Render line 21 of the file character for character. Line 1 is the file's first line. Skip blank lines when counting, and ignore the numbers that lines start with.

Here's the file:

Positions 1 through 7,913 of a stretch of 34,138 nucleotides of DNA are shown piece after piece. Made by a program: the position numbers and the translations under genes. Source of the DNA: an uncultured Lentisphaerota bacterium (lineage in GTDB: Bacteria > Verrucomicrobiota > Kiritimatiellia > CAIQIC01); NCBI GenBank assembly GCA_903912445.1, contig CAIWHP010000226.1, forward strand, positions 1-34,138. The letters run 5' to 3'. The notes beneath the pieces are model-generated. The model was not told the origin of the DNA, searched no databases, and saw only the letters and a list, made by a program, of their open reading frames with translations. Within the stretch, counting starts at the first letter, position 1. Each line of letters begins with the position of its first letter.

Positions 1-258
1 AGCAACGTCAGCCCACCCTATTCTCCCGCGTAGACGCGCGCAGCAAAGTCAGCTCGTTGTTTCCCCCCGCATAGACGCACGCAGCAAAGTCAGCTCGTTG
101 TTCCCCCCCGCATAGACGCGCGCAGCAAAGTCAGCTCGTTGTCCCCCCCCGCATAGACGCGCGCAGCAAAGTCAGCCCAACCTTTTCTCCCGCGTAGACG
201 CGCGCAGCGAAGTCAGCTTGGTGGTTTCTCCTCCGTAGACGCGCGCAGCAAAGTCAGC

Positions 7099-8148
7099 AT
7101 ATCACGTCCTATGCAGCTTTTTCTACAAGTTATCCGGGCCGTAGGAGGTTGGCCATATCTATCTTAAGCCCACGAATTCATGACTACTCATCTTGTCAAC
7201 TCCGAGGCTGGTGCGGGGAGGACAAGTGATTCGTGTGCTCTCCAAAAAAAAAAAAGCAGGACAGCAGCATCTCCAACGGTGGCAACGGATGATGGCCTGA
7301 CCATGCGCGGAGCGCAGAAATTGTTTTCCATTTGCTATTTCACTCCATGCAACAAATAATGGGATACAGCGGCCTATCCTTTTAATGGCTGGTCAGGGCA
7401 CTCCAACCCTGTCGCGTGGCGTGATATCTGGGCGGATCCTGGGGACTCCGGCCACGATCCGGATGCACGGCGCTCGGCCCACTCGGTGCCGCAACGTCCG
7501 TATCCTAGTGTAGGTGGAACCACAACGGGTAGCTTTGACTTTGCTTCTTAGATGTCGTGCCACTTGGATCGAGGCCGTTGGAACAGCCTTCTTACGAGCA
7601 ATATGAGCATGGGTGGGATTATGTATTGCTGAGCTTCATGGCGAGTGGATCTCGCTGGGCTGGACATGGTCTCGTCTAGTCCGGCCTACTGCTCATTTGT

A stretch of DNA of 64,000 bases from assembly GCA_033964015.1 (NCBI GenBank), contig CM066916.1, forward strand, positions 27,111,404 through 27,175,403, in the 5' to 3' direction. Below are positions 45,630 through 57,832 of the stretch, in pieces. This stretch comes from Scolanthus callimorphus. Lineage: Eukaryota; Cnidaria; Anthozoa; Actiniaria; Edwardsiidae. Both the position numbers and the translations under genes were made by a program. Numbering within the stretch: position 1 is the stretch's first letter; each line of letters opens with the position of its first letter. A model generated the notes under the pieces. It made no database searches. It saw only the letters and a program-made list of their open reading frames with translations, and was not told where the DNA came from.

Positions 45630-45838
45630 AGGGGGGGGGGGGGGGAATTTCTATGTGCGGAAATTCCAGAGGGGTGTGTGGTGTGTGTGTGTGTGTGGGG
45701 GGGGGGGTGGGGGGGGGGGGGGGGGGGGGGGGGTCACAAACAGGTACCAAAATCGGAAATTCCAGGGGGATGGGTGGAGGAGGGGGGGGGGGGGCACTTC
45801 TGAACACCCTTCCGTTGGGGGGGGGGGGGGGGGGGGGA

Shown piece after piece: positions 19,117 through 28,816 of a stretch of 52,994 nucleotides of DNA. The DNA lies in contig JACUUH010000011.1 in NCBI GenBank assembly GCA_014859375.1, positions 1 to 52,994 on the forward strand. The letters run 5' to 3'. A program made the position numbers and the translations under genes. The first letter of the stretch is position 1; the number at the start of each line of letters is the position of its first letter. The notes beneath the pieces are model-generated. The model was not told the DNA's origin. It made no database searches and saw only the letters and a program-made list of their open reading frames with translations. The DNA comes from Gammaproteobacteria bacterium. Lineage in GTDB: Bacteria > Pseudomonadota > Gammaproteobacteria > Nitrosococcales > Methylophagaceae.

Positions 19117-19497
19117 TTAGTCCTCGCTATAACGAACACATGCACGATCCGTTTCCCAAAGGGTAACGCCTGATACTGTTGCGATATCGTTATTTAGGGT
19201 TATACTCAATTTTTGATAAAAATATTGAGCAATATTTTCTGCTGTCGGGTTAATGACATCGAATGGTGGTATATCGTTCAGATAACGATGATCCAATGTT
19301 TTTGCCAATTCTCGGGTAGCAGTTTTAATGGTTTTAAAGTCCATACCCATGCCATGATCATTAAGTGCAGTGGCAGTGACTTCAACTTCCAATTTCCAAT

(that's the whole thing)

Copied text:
19117 TTAGTCCTCGCTATAACGAACACATGCACGATCCGTTTCCCAAAGGGTAACGCCTGATACTGTTGCGATATCGTTATTTAGGGT